Skip to main content Accessibility help
×
Home
Hostname: page-component-564cf476b6-zvgck Total loading time: 0.273 Render date: 2021-06-19T10:45:51.040Z Has data issue: true Feature Flags: { "shouldUseShareProductTool": true, "shouldUseHypothesis": true, "isUnsiloEnabled": true, "metricsAbstractViews": false, "figures": true, "newCiteModal": false, "newCitedByModal": true, "newEcommerce": true }

Linear work generation of R-MAT graphs

Published online by Cambridge University Press:  29 May 2020

Lorenz Hübschle-Schneider
Affiliation:
Karlsruhe Institute of Technology, 76128 Karlsruhe, Germany (e-mail: huebschle@kit.edu)
Peter Sanders
Affiliation:
Karlsruhe Institute of Technology, 76128 Karlsruhe, Germany (e-mail: huebschle@kit.edu)
Corresponding
Rights & Permissions[Opens in a new window]

Abstract

R-MAT (for Recursive MATrix) is a simple, widely used model for generating graphs with a power law degree distribution, a small diameter, and communitys structure. It is particularly attractive for generating very large graphs because edges can be generated independently by an arbitrary number of processors. However, current R-MAT generators need time logarithmic in the number of nodes for generating an edge— constant time for generating one bit at a time for node IDs of the connected nodes. We achieve constant time per edge by precomputing pieces of node IDs of logarithmic length. Using an alias table data structure, these pieces can then be sampled in constant time. This simple technique leads to practical improvements by an order of magnitude. This further pushes the limits of attainable graph size and makes generation overhead negligible in most situations.

Type
Research Article
Creative Commons
Creative Common License - CCCreative Common License - BY
This is an Open Access article, distributed under the terms of the Creative Commons Attribution licence (http://creativecommons.org/licenses/by/4.0/), which permits unrestricted re-use, distribution, and reproduction in any medium, provided the original work is properly cited.
Copyright
© The Author(s), 2020. Published by Cambridge University Press

Footnotes

Action Editor: Ulrik Brandes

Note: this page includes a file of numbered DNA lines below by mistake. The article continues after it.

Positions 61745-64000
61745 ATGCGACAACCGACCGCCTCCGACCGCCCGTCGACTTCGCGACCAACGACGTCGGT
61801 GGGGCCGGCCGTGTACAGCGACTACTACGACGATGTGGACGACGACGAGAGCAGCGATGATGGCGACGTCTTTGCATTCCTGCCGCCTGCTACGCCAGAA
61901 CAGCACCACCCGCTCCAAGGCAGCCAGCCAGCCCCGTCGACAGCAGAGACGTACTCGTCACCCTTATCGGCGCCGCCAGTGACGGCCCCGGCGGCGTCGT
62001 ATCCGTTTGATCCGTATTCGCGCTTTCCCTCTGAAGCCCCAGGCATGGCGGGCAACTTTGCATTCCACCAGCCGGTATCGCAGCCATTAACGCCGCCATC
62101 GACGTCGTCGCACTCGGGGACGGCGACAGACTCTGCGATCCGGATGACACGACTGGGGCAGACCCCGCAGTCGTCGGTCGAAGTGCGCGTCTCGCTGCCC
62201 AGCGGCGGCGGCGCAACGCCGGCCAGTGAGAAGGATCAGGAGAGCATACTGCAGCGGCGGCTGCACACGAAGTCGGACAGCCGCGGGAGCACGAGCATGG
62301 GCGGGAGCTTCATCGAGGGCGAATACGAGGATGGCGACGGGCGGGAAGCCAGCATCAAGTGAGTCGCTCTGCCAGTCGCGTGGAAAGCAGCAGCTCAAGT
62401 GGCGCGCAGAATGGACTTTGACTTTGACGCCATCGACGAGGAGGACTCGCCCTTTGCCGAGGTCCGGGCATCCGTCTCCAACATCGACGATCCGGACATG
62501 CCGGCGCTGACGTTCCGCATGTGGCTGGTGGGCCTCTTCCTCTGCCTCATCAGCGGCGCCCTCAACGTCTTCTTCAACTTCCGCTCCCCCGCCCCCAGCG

References

Barabasi, A.-L., & Albert, R. (1999). Emergence of scaling in random networks. Science, 286(5439), 509512.CrossRefGoogle ScholarPubMed
Bläsius, T., Friedrich, T., Katzmann, M., Meyer, U., Penschuck, M., & Weyand, C. (2019). Efficiently generating geometric inhomogeneous and hyperbolic random graphs. In 27th European symposium on algorithms (ESA) (pp. 21:1–21:14).Google Scholar
Chakrabarti, D., Zhan, Y., & Faloutsos, C. (2004). R-MAT: A recursive model for graph mining. In SIAM conference on data mining (SDM) (pp. 442446). SIAM.CrossRefGoogle Scholar
Drobyshevskiy, M., & Turdakov, D. (2020). Random graph modeling. ACM Computing Surveys, 52(6), 131:1–131:36.Google Scholar
Funke, D., Lamm, S., Meyer, U., Penschuck, M., Sanders, P., Schulz, C., …, von Looz, M. (2019). Communication-free massively distributed graph generation. Journal of Parallel and Distributed Computing, 131, 200217.CrossRefGoogle Scholar
Goldenberg, A., Zheng, A. X, Fienberg, S. E., & Airoldi, E. M. (2010). A survey of statistical network models. Foundations and Trends in Machine Learning, 2(2), 129233.CrossRefGoogle Scholar
Hübschle-Schneider, L., & Sanders, P. (2019a). Linear work generation of R-MAT graphs. arXiv/CoRR,arXiv:1905.03525.CrossRefGoogle Scholar
Hübschle-Schneider, L., & Sanders, P. (2019b). Parallel weighted random sampling. In 27th European symposium on algorithms (ESA) (pp. 59:1–59:24). LIPIcs.Google Scholar
Krioukov, D., Papadopoulos, F., Kitsak, M., Vahdat, A., & Boguná, M. (2010). Hyperbolic geometry of complex networks. Physical Review E, 82(3), 036106-1-036106-18.CrossRefGoogle ScholarPubMed
Lancichinetti, A., Fortunato, S., & Radicchi, F. (2008). Benchmark graphs for testing community detection algorithms. Physical Review E, 78(4), 046110.CrossRefGoogle ScholarPubMed